Today’s workforce is already much different than just a decade ago.
As technology further integrates into every industry’s day-to-day, workers benefit from conveniences while facing new challenges. Because most processes are far less manual, procedures have become more streamlined overall. However, while we move away from tiresome data entry and outdated communication practices, the average employee is trusted with more oversight than in times past.
Account managers are likely managing more clients than before; fewer workers likely manage warehouse inventories; what once existed as two or three positions have been folded into one in many working environments.
While technology has made processes easier, this doesn’t mean the average worker suddenly has more capacity. Instead, it means employers must be more intentional about preventing employee burnout.
Here are some essential tips that can help as you work to increase performance and productivity within your organization.
The average employee is trusted with more oversight than in times past.
1. Embrace Operational Agility
Just because an employee is skilled at a position does not mean they wouldn’t be equally or even more suited for another within the same or related department. Ensuring each employee is in the right seat on the bus can significantly benefit overall productivity.
While it’s not prudent to switch personnel around in many cases, it can be the right move under certain circumstances.
2. Establish Trust With Employees
Trust is the foundation of a healthy relationship, personal or professional. If employees don’t trust their managers or company executives, they won’t give them their best. Some of the easiest ways to discourage trust are to micro-manage, fail to listen, and for one to fail to act in accordance with their words.
Trust is built when it’s merited. In a job market full of unique opportunities, employers must be more intentional about earning the trust of those they supervise.
3. Set Aside Time for Airing of Grievances
People like to be heard. Creating a forum for employees to express their pain points, knowing they will be listened to, can help boost morale and long-term performance. Allowing employees to speak candidly will make them feel empowered and heard. This will also give employers helpful feedback that can fuel organizational improvement.
4. When Necessary, Discipline Tactfully
Even when there is a clear cause for formal disciplinary action, the individual or group executing it should go about it with tact. Such tact ignores strong emotion, bias, and trepidation while exhibiting thought, pause, and care. How employees are disciplined within an organization can greatly impact overall motivation and performance.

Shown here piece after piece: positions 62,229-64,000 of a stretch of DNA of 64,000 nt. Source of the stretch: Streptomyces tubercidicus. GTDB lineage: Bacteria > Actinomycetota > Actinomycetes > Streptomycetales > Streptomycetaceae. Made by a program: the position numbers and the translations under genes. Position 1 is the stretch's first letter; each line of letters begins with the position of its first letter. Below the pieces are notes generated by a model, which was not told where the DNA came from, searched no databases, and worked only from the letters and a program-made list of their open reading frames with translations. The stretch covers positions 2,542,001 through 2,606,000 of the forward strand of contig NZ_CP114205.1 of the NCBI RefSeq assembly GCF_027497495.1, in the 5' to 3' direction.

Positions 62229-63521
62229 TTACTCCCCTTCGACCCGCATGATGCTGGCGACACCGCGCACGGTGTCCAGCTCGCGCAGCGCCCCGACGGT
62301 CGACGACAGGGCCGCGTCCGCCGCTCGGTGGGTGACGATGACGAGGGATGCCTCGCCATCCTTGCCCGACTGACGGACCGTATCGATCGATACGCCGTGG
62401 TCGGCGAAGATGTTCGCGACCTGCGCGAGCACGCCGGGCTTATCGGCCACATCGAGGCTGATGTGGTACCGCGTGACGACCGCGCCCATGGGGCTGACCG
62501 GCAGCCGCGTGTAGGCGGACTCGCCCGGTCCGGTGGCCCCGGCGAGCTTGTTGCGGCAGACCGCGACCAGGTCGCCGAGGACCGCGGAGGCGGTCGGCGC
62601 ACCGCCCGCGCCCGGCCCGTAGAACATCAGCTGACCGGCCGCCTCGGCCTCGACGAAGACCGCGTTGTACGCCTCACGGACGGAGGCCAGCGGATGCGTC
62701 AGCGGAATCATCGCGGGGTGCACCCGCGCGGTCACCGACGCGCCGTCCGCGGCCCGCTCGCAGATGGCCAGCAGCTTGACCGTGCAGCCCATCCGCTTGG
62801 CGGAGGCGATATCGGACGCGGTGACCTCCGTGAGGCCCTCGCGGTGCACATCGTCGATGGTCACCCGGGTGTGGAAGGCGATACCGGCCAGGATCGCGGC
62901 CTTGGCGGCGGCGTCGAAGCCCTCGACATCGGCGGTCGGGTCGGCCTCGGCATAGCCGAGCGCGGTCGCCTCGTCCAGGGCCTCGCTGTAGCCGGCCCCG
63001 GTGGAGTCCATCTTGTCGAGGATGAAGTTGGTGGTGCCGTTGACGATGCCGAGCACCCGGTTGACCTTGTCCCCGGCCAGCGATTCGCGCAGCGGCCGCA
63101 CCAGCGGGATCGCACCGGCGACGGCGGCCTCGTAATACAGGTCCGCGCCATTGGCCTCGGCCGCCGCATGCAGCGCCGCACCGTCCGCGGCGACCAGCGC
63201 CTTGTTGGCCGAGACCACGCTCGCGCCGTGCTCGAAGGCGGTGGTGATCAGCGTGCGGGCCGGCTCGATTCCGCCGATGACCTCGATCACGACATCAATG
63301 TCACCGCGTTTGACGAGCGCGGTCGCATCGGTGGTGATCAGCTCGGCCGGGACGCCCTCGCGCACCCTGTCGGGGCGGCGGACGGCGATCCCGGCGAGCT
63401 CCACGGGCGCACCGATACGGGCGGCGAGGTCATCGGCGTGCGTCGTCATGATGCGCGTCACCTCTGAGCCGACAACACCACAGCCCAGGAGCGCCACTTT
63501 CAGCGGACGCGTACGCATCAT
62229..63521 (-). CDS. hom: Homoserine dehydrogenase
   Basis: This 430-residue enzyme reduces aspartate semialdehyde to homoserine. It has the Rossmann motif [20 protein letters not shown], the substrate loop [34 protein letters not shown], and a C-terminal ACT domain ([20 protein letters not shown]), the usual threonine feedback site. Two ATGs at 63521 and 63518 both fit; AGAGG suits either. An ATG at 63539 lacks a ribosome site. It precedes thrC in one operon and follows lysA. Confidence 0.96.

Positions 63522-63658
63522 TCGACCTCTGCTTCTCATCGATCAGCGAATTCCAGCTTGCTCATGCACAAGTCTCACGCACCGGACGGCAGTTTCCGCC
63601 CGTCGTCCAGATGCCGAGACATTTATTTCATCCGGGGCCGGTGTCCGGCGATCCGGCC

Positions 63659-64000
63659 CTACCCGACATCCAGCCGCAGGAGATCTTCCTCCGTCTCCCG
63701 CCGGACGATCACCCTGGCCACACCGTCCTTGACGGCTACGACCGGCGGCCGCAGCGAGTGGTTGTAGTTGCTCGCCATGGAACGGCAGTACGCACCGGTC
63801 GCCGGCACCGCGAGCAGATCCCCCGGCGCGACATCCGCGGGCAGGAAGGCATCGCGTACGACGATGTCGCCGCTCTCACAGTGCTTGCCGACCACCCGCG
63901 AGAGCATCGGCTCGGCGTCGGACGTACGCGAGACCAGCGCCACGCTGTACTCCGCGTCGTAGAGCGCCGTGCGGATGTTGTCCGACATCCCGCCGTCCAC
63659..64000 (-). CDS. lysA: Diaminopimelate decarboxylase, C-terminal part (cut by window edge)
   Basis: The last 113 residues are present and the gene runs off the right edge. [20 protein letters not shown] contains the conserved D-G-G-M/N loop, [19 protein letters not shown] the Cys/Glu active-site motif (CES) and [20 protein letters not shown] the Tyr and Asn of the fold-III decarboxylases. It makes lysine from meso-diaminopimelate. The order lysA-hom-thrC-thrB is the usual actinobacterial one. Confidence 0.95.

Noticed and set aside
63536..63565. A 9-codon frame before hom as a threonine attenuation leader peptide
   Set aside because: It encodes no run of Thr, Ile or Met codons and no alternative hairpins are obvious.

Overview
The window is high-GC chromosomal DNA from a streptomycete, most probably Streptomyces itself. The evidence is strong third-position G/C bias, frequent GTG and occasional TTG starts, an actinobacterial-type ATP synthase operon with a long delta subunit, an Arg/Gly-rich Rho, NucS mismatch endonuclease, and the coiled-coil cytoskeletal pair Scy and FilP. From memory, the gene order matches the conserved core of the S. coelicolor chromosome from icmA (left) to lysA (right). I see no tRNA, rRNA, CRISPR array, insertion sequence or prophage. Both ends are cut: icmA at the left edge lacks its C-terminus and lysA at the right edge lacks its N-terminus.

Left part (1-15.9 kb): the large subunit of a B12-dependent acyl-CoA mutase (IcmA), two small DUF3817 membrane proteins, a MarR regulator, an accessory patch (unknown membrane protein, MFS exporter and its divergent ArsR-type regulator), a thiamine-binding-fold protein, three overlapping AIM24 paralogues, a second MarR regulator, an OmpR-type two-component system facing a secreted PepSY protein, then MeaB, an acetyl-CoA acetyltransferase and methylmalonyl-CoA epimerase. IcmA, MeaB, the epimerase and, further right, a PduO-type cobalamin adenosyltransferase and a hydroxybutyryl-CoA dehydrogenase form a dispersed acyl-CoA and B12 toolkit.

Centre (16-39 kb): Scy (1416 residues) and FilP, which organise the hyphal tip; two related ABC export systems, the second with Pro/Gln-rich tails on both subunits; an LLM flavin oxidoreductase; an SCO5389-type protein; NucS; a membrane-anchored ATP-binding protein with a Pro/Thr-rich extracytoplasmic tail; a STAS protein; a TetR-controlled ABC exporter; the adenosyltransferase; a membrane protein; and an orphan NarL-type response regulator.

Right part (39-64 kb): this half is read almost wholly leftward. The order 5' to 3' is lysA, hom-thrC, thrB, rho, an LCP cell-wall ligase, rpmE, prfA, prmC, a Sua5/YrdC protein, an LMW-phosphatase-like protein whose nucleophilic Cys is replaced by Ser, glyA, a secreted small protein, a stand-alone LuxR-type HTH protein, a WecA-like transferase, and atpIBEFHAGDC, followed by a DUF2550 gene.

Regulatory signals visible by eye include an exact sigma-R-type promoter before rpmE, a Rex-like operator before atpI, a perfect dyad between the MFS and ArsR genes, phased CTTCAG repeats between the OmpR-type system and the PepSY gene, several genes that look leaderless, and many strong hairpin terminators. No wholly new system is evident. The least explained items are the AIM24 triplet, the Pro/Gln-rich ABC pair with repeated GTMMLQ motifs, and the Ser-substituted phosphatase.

5. Define Clear Goals
Of course, any key performance area should be accompanied by a metric. If an organization doesn’t have clear operational goals, there is not much of a standard to be upheld. Where no standard exists, there will inevitably be confusion or a lack of seriousness toward the task at hand. Employers must create concrete goals, communicating them clearly and frequently to their workforce.
6. Establish Accountability Standards Up-Front
In many ways, accountability is a reflection of how much one care’s about a goal. If an employer sets an empty goal, the efforts of holding employees to it will likely be minimal. For employees to care about your organization’s goals, you have to show them that you care about your goals first. This is done when you make people accountable to the goal.
Any accountability standard needs to be clearly expressed up-front.
Every employee should know what is expected of them and how they are to report on their performance.
7. Offer Incentives
Almost everyone appreciates a formal acknowledgment of hard work. Incentives not only motivate employees but validate their extra efforts. However, incentives based on mere participation lose value. Set a bar for your employees, and reward those who reach it. In time, performance and productivity will benefit.
8. Promote a Healthy Work Environment
Employees aren’t as motivated to maximize their potential when they don’t feel safe, whether emotionally or physically. Make sure your workplace is as safe as possible. Consider screening your employees and implementing a drug-testing program. Work to promote a culture of friendliness and trust. These things will contribute significantly to the overall success of your organization.
For most, the word “work” is different now than it was in 2010. Employers must evaluate how they encourage their workers to give them their best, implementing strategies and practices to increase morale and productivity. If done correctly, employers can achieve high, sustained performance from their workforce.
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